Serious but not austere, Pecina Rioja

Bodega Pecina, Rioja Reserva 2005

Region: Rioja Alta, Rioja, Spain

Grape: 95% Tempranillo, 3% Graciano, 2% Garnacha

Price: around $22

I bought that bottle a month ago after a tasting of the various products of the Bodega Pecina, and I brought it to a friend’s house for our regular tasting session. I was never a big fan of Rioja in the past but I remembered really liking this wine during the tasting, that’s why I bought a bottle, I mean, I can be logical sometimes.

Rioja classifications (Joven, Crianza, Reserva…) are based on wine ageing. To qualify as a Reserva, a wine has to be aged at least 3 years (including at least 1 year in oak barrels) before being sold. This particular wine has spent 3 years in oak barrels and 2 years in bottle afterward. As you can see, the producer went well beyond the mandatory requirements for a Reserva. A word about the producer would be a propos right about now I think: the bodega was founded in 1992 as a small family operations and has been growing ever since. They are starting to be recognized in the US for the quality of their products, hence the tasting at the wine shop.

Pecina 3

Eye: medium garnet

Nose: Clean, medium plus intensity. Notes of dark plums and prunes, cooked fruits. Leather and gamey aromas.

Palate: Dry, medium-plus acidity, medium-plus body, well rounded tannins, great structure and complexity, long finish with coffee and tobacco notes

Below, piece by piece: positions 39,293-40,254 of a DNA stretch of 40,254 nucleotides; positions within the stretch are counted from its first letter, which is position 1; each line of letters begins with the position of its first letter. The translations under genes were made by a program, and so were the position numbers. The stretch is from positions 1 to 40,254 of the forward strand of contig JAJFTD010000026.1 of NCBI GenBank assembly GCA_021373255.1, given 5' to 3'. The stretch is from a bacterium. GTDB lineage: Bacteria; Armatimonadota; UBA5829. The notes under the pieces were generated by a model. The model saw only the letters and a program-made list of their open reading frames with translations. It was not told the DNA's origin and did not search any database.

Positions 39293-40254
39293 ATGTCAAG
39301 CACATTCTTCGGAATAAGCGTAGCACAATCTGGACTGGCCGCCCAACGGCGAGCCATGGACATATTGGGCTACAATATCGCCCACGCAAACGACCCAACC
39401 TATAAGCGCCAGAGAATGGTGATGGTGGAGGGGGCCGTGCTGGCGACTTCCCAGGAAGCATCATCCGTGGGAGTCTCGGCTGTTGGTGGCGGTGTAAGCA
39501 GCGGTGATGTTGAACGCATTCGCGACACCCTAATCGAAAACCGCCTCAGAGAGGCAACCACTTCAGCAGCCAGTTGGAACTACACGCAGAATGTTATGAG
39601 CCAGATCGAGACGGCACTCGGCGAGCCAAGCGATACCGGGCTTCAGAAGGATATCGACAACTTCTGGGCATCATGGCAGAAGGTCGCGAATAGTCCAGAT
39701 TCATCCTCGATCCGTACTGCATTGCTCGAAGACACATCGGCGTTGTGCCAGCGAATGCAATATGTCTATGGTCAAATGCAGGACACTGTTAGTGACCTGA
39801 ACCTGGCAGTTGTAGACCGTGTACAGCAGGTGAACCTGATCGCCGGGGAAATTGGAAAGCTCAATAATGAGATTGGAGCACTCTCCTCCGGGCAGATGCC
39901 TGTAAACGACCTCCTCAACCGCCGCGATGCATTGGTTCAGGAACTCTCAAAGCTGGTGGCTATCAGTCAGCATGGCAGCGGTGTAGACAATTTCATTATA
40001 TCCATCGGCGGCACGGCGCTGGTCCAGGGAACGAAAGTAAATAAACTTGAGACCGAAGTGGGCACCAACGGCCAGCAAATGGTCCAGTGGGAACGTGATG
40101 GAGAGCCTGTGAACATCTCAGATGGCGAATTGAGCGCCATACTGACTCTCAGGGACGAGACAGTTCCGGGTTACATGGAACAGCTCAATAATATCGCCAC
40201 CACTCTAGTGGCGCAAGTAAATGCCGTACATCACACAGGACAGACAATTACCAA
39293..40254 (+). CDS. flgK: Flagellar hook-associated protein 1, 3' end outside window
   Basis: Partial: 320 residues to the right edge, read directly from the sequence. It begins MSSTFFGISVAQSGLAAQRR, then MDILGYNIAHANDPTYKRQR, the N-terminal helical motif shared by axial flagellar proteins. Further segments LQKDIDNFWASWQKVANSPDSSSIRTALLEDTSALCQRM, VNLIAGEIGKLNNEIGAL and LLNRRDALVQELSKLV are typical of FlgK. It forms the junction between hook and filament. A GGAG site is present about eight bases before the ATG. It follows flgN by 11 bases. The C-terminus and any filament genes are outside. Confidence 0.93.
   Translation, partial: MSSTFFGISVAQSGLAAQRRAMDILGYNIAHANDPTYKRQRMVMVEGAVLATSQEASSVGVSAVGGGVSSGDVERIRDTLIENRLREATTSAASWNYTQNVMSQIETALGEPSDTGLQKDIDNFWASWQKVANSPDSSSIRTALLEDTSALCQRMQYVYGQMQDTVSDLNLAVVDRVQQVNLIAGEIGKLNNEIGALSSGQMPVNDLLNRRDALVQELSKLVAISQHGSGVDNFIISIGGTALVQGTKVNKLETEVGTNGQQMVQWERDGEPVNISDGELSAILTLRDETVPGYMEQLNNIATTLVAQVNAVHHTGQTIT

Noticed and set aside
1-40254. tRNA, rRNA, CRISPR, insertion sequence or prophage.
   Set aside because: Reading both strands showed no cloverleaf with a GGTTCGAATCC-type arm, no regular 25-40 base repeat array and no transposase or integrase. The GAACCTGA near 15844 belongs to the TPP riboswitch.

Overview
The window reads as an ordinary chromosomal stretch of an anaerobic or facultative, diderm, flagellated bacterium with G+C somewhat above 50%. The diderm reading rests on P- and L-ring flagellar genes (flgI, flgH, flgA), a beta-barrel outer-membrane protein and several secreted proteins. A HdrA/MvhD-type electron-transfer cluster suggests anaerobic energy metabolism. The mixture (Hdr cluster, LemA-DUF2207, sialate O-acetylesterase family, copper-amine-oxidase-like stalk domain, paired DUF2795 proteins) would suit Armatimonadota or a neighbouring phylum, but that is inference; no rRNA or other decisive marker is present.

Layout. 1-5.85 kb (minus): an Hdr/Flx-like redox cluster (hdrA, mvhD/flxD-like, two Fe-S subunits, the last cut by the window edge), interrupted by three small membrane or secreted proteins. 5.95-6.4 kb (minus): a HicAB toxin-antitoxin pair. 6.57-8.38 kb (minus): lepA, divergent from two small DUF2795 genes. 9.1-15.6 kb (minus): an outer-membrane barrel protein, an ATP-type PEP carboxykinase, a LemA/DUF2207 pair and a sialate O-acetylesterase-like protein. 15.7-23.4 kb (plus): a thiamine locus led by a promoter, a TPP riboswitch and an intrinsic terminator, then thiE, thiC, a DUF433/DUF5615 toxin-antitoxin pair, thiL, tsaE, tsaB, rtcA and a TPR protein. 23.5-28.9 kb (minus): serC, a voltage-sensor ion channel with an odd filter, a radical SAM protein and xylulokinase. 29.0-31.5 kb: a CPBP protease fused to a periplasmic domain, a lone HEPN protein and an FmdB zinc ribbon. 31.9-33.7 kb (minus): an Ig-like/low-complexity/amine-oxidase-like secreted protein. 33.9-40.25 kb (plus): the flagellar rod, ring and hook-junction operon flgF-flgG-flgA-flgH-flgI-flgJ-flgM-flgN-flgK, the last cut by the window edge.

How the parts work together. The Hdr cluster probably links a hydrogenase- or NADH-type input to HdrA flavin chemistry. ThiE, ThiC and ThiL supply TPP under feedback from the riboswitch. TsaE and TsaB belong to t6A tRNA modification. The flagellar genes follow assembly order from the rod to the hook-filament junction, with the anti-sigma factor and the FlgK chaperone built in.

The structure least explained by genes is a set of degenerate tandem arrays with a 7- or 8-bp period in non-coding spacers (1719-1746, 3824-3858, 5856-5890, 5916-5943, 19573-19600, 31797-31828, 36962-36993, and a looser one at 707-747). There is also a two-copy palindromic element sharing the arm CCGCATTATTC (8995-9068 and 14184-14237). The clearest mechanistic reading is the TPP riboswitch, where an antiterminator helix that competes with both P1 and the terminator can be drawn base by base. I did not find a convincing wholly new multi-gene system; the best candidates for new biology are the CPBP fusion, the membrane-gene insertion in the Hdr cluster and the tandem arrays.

Composed, collected elegance, that’s what this wine felt like to me. Sure, there are fruit notes, mostly dark plums and even prunes but you never feel overwhelmed by them. The oak aromas give the wine complexity with notes of coffee and tobacco, a toasty, smoky quality that blends well with the fruit. It is definitely a serious wine, not a playful, fruity one. You have to pay attention to the body, the tannins, the smoky, gamey aromas from the oak… I think serious but not austere would be a good tagline for it.

My friend tasted it blind, went through a series of logical assumptions and ended up with two final choices: Rioja or Nebbiolo. Unfortunately she chose Nebbiolo, but she was close.

Food pairings: I had it on its own, it would work well with red meat I think.

Overall opinion: It’s a very good wine, well made, very complex and structured that gives a good insight of what Riojas should be like. And the price is pretty good too. I’ll definitely put it on my recommendation list.

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